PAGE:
Before we jump into today’s juicy rumor, I felt I owed my loyal readers a little explanation about where I get my info and how I choose to share it. In the past I have done a poor job with separating the actual rumors from my commentary and I realize this has caused some confusion and led some to believe I just make a lot of stuff up.
For starters, if it wasn’t already obvious – I am not a trained journalist so I don’t follow their rules. Some companies may refer to me as a journalist or member of the press, but I’m really just a blogger who has been covering the mobile space since the introduction of the first Android phone.
I’m a pretty modest guy, but this past year I have traveled the world and been fortunate enough to make lots of new friends including people at every U.S. carrier, several chipset makers, and all the big handset makers. I’m not going to bore you with every trade show that I’ve been to, but if a company was holding an Android related event this past year, then I probably attended it.
On the scale of Android Insiders I would probably rank myself a 6 (with 10 being the top), but I have regular contact with a few 7s and 8s. I travel quite a bit looking for the next big story so every now and then I find myself in a room with some 9s and 10s. These are the people that provide me with info along with a tight-knit group of fellow Android bloggers.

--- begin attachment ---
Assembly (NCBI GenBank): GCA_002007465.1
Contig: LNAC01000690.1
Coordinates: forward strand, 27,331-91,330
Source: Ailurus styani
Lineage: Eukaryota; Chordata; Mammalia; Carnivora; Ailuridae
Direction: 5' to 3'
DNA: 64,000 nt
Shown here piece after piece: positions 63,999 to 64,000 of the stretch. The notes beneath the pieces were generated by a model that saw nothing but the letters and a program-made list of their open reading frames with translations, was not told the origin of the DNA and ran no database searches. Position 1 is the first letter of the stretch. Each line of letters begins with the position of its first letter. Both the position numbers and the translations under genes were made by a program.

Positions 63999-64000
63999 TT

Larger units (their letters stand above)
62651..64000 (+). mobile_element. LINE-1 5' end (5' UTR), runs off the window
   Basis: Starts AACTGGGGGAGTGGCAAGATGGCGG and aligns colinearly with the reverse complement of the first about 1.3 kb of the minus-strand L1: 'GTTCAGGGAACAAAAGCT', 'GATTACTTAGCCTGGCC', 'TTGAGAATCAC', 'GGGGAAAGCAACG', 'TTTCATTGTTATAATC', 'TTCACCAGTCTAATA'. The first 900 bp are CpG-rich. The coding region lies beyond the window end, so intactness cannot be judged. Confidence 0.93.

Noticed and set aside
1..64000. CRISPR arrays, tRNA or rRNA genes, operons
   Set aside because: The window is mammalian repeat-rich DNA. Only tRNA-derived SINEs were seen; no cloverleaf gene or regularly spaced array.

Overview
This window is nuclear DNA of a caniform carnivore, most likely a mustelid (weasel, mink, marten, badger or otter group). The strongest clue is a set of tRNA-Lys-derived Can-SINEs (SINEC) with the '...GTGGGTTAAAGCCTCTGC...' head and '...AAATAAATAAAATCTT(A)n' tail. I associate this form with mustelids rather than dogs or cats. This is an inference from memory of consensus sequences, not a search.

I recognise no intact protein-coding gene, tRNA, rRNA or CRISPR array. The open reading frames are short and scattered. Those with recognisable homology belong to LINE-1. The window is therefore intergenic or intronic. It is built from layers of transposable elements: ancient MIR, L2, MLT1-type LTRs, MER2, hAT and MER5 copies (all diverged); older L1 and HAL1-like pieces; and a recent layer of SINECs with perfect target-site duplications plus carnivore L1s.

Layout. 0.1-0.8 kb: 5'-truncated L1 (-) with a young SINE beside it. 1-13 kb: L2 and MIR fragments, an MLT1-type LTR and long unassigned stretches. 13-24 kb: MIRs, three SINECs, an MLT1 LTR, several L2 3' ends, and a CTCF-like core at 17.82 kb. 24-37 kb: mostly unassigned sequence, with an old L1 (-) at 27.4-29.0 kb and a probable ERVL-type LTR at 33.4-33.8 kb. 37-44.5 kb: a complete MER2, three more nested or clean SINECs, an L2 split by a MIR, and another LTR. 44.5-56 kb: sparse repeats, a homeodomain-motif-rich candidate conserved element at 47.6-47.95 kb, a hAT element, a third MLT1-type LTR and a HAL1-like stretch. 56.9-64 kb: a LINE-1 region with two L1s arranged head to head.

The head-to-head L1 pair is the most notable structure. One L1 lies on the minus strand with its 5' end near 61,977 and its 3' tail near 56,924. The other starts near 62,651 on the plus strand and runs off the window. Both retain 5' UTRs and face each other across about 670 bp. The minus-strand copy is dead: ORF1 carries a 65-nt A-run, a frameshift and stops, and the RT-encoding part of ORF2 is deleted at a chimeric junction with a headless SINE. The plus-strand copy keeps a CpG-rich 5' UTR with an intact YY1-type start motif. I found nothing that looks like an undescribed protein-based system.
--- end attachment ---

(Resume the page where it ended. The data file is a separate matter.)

Leaked information is shared with me on a frequent basis by three types of sources. There are those people that leak info to create buzz for a particular company or product, those that leak info to hurt the competition, and those that leak just for the fun of it.
Most of the info I receive is always “off the record” and if I went public with it someone would lose their job or I could have my door kicked in like Gizmodo’s Jason Chen. Some people just hate info that comes from an anonymous source, but if I have a piece of information that I believe to be true and I am able to share it then you can bet I’m going to write a post about it.
I have broke a lot of big stories over the last year, but I will be the first to admit that I sometimes get parts of the story wrong. The benefit of writing for a high-traffic site is that a lot of people read your work and many are quick to point out when you get off-target.
My two misses this year were the all U.S. phones getting Android 2.1 and the Motorola Gingerbread exclusive. For the Android 2.1 story I got my info from several sources at different carriers which told me all their phones would be upgraded and they believed other carriers would follow suit. The said carriers did upgrade their phones to Android 2.1, but as you know by now several decided not to spend the money on software updates and many phones were left behind.
For the Motorola Gingerbread story I got my info from one source at a hardware partner involved with the project, but I now believe it was outdated (more on that tomorrow). There are normally up to 5 major companies involved in most flagship phone launches, so the info that one partner has could be outdated and often subject to change.